It is wrong and simplistic to think that, simply because these "modern students" are not the same kind of dedicated academics their predecessors were, they are antagonistically anti-intellectual. To be sure, they resent the emphasis on professional training, on medieval scholasticism, and on ethereal abstractions. But this does not mean they are anti-intellectual, any more than it means that the medieval scholastic is a true intellectual. Often, just the opposite is the case: we've all had times when we've felt that we've learned far more from a good bull-session than we have from a lecture.
The intellectuality of these students is one of personal and social relevance. They see around them a society which, for all its potential and promise, seems bent on destruction and the thwarting of human fulfillment. As the presumed repository of society's knowledge and wisdom, it seems proper and fitting to them that the University ought to be concerned with salvaging what worthwhile remnants of society are left. They recognize that the distinction between a socially responsible university--which Harvard admits it should be--and a politically responsible one--which Harvard maintains it is not--is frequently not a fruitful one. They are sophisticated enough to know that the actions of a billion dollar corporation are not unfelt by society, and they argue that it's naive to think that this power can be exercised neutrally.
Instead, they find a Harvard College which appears to have in no way significantly departed from the Ivory Tower of the past. Only instead of an Ivory Tower, the university's protective wall is called "value-freedom." "Technology," Harvard's President explains, "cannot be used to support an opinion." Hence television is not used to broadcast a recent Vietnam teach-in. (How the dissemination of opinions differs from the dissemination of information is left unexplained, unless one assumes that the teach-in was totally devoid of any information whatsoever.) The renunciation of social obligation is the same; the harm wreaked is infinitely worse. Value freedom allows one to wallow in the mud without feeling soiled.
What values Harvard does espouse are drawn from the past--this is in fact the premise to the General Education program. Men are made whole by an appreciation of history; presumbaly an inculcation of the classic virtues leads one to contemporary herismo.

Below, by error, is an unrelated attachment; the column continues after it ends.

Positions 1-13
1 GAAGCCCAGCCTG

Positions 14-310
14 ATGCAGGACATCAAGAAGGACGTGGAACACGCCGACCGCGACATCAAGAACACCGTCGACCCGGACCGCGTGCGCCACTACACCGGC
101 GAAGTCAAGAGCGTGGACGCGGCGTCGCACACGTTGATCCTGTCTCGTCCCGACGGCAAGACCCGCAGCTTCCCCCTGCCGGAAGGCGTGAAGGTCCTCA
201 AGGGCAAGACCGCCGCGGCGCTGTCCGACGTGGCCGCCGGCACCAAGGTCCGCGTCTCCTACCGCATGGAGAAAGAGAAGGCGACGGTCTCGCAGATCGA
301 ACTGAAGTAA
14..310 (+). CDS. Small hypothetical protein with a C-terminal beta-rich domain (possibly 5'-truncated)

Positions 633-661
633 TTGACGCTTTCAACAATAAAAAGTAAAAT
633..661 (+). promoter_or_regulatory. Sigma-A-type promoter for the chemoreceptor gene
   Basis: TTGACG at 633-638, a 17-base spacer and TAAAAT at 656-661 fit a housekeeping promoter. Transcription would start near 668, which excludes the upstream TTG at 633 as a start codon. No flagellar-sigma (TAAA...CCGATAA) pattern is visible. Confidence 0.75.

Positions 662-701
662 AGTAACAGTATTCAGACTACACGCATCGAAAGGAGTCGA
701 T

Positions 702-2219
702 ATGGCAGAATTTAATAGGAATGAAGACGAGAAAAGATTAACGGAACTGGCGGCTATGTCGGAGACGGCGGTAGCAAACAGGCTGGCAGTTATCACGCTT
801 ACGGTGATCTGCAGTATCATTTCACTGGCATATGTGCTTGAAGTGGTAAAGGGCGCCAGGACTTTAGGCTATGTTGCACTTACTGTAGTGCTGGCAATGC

Only recently have some members of the Harvard community, notably Winthrop House Master Bruce Chalmers, suggested that what is even more important than knowledge of the past is an understanding of the present; the former does not inevitably lead to the latter. Appealing as the idea of "learning from the past" is, there is a tendency for this kind of scholarship to indulge in obscure irrelancies. If students today are less academic than previously, it is only in the sense that they have no tolerance for the preoccupation with minutiae which frequently typifies the academic.
It would be foolish not to recognize that many students--perhaps the majority at Harvard--are fairly content with the system as it operates. A large number not only intend to go on to graduate school, but see the College as a prep school for the University. This sort of student is almost ideally suited to the education Harvard is able to give him.
The other kind of student, the one who was told by the Admissions Office that he's just the material Harvard wants, and then discovers to his dismay that he's not after all; this sort of student really has no alternative here short of dropping out.
For all the courses in the General Catalogue, for all the extra-curricular activities, there is a surprising lack of genuine diversity in the education Harvard has to offer its students. Many disciplines are represented in the Faculty, and there's a shopping market glut of courses to choose from each term. But essentially, the courses and the Faculty are frighteningly alike; there is an assumption common to both that Harvard students come to their courses already excited and motivated. The role of the professor is simply to present the pertinent body of information--rarely is there an attempt to stimulate or inspire.
The only real variety lies in the student body; this is Harvard's strength. It is also its weakness.
Given such a heterogeneous student body, one would expect a reasonable amount of flexibility, freedom, and opportunity for independence at Harvard. Administrators are quick to point out that there is a minimum of rules, and that almost any regulation can be broken for the right person. If a person is willing to scream and kick enough, he can get almost anything.
This is partly true. The liberal tradition has reached its heights in Harvard's structure. There are restraints and guidelines--some justifiable, some not--but the men who administrate the structure are wise enough to keep the pressure valves sufficiently open so that the pot never quite boils over. If one learns how to operate successfully, one can get by doing just about all he wants.
Unfortunately for many students, there are even stronger forces which discourage making use of Harvard's curious freedom. The prospect of manipulating a system overgrown with 300 years of ivy can be over-whelming. It takes a certain amount of security and self-confidence to buck a school with Harvard's reputation. Few students are able to do this without some advice or prodding.
The paucity of such help is what makes Harvard's flexibility uncomfortably rigid for a great many students. Harvard insists that it "does no nursing job," but says that anyone who needs advice can get it readily if he wants to ferret it out. Here again, part of the claim is legitimate: advice can be gotten by those determined and sure enough of themselves to go out and seek it. The dilemma of the unhappy and confused student is that he rarely has the determination and confidence to seek help. Either the student is half-ashamed of his problem, and doesn't want to admit its existence by seeking help, or else he's so far gone off the deep end that he literally cannot get help on his own initiative.